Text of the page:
When this matter came up on 19-02-1991 this Courtdecided to call for a report from the learned Magistrate ofAnuradhapura regarding the matters stated in the affidavit ofthe 2nd Petitioner. The report of the learned Magistrate isdated 25-02-1991. Learned Magistrate has stated that he ques-tioned the Chairman of the Gramodaya Mandalaya, being aBuddhist monk, and that the Chairman admitted that he reco-vered from the 2nd Petitioner a sum of Rs. 41,345. This sum ismade up as follows:„
Kanu gastu for 173 days35,465/-
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The report also discloses that in addition to the above sum,an amount of Rs. 1,125/- was charged by the Magistrate'sCourt as “kanu gastu” from the 2nd Petitioner for the periodthe cattle were' kept in the Court compound.
Another matter to be noted is that the 2nd Petitioner in hisaffidavit stated that only 41 head of cattle were returned onthe basis that 4 died whilst at Thantirimale. This statement isalso supported by the report of the 'earned Magistrate in thatkanu gastu has been charged for only 41 head of cattle.
On the aforesaid facts learned Senior Counsel for the Peti-tioners urged that the following matters be considered by thisCourt, in revision;
the legality of the orders of the learned Magistrate ref-using to release the productions on 30-07-1990 and01-08-1990;
the legality of the order made by the learned Magis-trate handing qver the cattle to the Chairman of theGramodaya Mahdalaya on 03-08-1990; and
the legality of the demand and receipt of the money bythe Chairman of the Gramodaya Mandalaya, pursuantto the order made by the learned Magistrate.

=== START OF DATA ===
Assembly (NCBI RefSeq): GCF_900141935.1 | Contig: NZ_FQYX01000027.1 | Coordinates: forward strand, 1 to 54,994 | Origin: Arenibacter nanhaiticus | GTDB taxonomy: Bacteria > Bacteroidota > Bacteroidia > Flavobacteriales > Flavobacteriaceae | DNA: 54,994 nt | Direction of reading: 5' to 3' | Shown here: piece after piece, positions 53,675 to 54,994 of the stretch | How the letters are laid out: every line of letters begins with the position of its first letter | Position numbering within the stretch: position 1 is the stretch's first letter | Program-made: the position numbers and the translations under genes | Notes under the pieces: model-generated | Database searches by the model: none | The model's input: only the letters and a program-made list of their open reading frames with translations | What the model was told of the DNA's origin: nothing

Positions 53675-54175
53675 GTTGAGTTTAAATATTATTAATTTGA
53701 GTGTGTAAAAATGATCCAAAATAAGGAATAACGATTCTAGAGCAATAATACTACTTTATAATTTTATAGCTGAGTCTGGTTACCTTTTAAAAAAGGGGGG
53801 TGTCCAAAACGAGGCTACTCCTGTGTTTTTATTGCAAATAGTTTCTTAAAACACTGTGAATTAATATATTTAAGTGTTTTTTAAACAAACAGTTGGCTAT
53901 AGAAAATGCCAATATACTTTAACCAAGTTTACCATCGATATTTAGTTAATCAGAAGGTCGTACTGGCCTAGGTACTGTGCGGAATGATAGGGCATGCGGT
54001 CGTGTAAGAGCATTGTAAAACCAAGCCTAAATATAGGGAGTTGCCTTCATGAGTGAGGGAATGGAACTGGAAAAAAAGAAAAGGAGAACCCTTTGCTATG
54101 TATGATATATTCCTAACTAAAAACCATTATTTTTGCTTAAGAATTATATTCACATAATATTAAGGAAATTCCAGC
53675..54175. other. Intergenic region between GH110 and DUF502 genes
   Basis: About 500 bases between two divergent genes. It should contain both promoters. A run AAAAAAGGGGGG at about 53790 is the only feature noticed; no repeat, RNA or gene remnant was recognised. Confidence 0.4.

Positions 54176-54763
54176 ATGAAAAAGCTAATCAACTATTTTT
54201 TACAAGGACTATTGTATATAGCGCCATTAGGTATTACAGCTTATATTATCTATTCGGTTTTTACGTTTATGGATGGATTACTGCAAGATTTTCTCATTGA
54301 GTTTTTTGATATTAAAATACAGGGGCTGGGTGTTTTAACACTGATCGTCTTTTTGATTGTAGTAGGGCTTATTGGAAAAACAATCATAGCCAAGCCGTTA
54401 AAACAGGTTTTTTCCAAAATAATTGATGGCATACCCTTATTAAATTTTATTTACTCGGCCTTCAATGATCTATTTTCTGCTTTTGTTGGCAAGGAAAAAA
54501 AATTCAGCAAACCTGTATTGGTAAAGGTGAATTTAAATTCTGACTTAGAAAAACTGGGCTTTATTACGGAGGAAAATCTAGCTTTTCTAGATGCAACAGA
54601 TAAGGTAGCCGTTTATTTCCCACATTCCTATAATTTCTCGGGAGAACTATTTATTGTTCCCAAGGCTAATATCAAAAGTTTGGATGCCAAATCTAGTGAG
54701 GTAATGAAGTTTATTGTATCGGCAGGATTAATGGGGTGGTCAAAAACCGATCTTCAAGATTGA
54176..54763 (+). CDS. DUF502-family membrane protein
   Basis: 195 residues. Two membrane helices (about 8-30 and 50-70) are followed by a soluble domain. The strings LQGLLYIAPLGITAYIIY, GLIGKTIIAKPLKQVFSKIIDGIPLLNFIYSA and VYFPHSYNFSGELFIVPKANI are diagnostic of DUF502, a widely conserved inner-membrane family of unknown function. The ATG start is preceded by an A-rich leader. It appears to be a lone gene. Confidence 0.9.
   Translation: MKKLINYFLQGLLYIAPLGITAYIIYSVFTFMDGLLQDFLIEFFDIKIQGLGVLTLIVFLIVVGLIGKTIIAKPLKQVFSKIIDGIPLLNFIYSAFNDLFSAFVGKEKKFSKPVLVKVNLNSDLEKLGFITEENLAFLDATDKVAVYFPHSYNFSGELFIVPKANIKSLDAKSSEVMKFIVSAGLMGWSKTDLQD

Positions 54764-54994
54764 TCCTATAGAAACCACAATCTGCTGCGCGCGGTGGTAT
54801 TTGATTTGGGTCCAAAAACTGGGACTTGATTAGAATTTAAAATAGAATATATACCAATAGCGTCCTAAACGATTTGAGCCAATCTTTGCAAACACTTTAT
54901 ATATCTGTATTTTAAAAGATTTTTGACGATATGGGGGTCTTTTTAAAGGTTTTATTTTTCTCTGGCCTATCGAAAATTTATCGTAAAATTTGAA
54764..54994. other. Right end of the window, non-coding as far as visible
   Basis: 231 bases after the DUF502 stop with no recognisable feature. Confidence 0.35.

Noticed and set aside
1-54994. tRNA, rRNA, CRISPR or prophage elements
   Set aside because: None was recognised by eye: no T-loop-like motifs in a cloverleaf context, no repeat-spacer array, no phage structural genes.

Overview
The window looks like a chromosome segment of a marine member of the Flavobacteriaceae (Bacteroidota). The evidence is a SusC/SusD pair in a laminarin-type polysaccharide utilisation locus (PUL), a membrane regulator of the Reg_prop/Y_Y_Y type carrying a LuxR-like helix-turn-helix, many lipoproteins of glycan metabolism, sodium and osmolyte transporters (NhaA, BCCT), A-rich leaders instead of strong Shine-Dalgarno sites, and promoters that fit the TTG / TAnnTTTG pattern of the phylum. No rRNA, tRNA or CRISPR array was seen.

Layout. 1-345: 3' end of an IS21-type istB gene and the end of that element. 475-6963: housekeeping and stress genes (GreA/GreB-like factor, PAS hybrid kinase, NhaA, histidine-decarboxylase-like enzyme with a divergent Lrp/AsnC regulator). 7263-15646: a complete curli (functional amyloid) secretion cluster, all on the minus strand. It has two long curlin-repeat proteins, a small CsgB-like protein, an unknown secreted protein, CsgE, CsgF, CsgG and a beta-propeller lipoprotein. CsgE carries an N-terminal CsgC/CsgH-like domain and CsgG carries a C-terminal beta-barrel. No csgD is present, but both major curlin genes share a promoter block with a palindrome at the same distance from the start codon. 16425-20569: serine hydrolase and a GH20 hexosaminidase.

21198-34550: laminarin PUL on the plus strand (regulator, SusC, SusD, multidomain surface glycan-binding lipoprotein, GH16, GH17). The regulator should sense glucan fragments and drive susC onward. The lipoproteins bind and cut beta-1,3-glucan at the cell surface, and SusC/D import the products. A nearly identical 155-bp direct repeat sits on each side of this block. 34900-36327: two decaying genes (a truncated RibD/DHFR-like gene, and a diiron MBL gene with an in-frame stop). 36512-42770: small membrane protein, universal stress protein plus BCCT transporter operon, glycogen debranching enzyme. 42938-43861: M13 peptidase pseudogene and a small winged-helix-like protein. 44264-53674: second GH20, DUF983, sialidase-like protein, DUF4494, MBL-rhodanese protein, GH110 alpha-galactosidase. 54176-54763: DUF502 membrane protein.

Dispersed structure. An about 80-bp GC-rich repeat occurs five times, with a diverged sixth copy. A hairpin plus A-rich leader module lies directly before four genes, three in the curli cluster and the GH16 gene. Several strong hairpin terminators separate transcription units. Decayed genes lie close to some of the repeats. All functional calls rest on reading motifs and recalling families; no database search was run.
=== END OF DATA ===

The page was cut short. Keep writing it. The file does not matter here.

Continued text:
The foregoing matters on which submissions were made bylearned Senior Counsel for the Petitioners and learned StateCounsel involve the application of section 431 (1) and (2) ofthe Code of Criminal Procedure Act. These provisions arefound in the chapter titled “the disposal of property-the sub-ject of offences”. There are two main sections in the chapterwith regard to the “disposal” of property. Section 425 dealswith the question of disposal of property produced before theCourt, when the inquiry or trial, is concluded. This section isthe same as section 413 of the former Criminal Procedure
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Code. The other, is section 431 which is substantially the sameas section 419 of the Criminal Procedure Code. Section 431 (1)and (2) read as follows:
“431 (1). The seizure by any police officer of propertytaken under section 29 or alleged or suspected tohave been stolen or found under circumstanceswhich create suspicion of the commission of anyoffence shall be immediately reported to a Magis-trate who shall forthwith make such order as hethinks fit respecting the delivery of such propertyto the person entitled to the possession thereof,or if such person cannot be ascertained respect-ing the custody and production of such property.